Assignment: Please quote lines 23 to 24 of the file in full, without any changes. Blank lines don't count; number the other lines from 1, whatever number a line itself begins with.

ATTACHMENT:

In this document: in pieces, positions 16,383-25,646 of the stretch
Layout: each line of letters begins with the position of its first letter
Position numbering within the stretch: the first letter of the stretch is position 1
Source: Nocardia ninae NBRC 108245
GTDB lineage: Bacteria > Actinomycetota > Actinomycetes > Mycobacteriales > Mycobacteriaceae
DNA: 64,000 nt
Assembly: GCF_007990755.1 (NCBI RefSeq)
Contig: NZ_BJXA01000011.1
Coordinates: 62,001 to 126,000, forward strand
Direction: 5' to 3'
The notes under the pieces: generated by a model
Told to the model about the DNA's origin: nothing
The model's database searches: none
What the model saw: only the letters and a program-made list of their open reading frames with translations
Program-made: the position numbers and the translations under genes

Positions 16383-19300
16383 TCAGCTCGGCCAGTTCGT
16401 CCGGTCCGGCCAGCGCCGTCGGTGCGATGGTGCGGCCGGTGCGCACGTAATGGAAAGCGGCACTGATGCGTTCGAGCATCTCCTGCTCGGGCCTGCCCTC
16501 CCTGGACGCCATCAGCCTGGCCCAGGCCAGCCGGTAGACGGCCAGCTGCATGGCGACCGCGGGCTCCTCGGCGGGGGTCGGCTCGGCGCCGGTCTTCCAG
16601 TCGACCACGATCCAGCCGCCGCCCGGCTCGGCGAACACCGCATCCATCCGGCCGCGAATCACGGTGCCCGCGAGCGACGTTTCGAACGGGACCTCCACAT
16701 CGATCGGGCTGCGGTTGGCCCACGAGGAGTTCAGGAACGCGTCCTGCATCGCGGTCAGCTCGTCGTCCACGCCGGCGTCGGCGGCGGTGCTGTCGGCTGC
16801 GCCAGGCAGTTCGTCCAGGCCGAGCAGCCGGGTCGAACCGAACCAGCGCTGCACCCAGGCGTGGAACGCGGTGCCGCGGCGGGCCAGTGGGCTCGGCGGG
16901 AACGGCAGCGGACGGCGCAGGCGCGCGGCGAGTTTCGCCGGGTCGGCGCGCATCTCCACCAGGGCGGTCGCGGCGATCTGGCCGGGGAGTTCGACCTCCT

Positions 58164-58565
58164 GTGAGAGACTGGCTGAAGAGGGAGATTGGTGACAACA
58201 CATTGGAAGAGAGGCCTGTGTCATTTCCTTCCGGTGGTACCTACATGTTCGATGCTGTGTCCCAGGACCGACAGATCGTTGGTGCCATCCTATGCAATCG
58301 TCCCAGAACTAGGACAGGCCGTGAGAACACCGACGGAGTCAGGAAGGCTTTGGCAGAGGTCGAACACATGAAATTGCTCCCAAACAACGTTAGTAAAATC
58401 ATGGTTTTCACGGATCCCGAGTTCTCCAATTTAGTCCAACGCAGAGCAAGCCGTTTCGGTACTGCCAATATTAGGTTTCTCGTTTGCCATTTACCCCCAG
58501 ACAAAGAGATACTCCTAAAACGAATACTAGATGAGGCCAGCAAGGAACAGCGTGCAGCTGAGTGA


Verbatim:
16901 AACGGCAGCGGACGGCGCAGGCGCGCGGCGAGTTTCGCCGGGTCGGCGCGCATCTCCACCAGGGCGGTCGCGGCGATCTGGCCGGGGAGTTCGACCTCCT

Positions 58164-58565